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RABEN v. HAMILTON DIAMOND CO

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District Court of Appeal, Second District, Division 1, California.

RABEN v. HAMILTON DIAMOND CO. et al.

Civ. 11118.

Decided: February 17, 1937

Ben Rosenthal and Charles Murstein, both of Los Angeles, for appellant. Pacht, Pelton, Warne & Black and Lazare F. Bernhard, all of Los Angeles, for respondent.

Following the filing of findings of fact in which it was recited that the defendant Cliff and the defendant corporation, by and through Cliff as its servant, had assaulted plaintiff, the trial court entered judgment for the plaintiff against each defendant. Thereupon the defendant corporation moved successfully for a new trial, the order granting it specifying that it was made on the ground that the evidence was insufficient. We find that the action of the trial court was warranted.

The evidence is in substantial conflict as to the making of an assault by the defendant Cliff, which of itself supports the order granting a new trial. 2 Cal.Jur. 909. If, moreover, we make two concessions to the appealing plaintiff, the first an assumption that the defendant Cliff regularly made a motion for a new trial on the ground that the evidence was insufficient, and the second an admission that the trial court's denial of that motion establishes for the purposes of this appeal that there was an assault, even so we find no abuse of discretion in the making of the order. In the background of the assault, the plaintiff appears as a purchaser of a ring from the defendant corporation. After her car had been attached because she was in default in payments on the ring, the defendant Cliff went with her to a finance company to obtain a loan on her car sufficient to satisfy the corporation's demand. The record does not satisfactorily reveal whether or not the loan had been made and the mission of the defendant Cliff on behalf of the defendant corporation completed, before the assault took place. There was only one witness who testified that the check, for which the defendant Cliff had come, had not been delivered to him before the plaintiff and he parted company, and that witness would appear discredited by his insistence that there was no assault. A necessary element of the plaintiff's case against the defendant corporation, that is that the assault was committed “in and as a part of the transaction of” the business of the corporation, as those words are used in section 2338 of the Civil Code, might well have appeared lacking to the trial judge, as he viewed the evidence from the vantage point of the motion for a new trial.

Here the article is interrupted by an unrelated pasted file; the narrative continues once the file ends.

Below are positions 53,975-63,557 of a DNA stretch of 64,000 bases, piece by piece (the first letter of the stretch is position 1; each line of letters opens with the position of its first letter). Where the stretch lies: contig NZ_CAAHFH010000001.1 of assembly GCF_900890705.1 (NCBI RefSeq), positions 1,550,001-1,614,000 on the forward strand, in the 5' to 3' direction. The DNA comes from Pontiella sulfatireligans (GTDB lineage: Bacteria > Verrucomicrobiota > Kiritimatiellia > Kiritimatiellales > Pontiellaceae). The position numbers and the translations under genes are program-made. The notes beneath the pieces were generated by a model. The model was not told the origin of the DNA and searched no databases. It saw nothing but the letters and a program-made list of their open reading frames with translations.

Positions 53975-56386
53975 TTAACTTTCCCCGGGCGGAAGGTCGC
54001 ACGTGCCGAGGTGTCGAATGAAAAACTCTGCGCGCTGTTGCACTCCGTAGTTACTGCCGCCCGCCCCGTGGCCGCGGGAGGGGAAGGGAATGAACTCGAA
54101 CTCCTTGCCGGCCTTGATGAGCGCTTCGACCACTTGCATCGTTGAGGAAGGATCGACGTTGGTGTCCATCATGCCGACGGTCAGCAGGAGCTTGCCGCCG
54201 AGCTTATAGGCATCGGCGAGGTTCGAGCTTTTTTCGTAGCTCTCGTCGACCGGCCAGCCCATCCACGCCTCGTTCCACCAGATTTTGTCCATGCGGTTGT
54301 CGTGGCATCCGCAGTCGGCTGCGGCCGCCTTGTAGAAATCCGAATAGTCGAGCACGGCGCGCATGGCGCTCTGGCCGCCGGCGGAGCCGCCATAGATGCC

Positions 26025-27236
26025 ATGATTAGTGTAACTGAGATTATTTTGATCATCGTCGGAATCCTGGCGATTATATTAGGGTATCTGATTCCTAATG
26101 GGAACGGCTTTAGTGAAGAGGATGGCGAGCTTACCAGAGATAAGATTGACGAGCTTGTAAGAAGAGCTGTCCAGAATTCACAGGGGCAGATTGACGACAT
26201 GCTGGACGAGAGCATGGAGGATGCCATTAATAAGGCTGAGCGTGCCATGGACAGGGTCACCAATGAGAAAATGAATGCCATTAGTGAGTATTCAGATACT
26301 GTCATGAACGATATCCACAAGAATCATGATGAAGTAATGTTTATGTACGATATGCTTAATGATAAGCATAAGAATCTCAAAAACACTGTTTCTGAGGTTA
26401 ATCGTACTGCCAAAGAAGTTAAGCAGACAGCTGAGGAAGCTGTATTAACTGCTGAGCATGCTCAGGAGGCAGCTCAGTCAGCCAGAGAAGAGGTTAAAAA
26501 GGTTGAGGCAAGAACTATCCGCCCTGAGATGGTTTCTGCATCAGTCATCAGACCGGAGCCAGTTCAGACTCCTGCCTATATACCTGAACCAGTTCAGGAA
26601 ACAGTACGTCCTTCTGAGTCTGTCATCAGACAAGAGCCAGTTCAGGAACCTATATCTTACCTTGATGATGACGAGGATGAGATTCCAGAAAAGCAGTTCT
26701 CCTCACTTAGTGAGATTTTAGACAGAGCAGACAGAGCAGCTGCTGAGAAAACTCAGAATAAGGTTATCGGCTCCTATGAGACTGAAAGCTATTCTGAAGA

The order appealed from, therefore, does not appear to have been made without warrant. It is affirmed.

BISHOP, Justice pro tem.

We concur: HOUSER, P. J.; DORAN, J.

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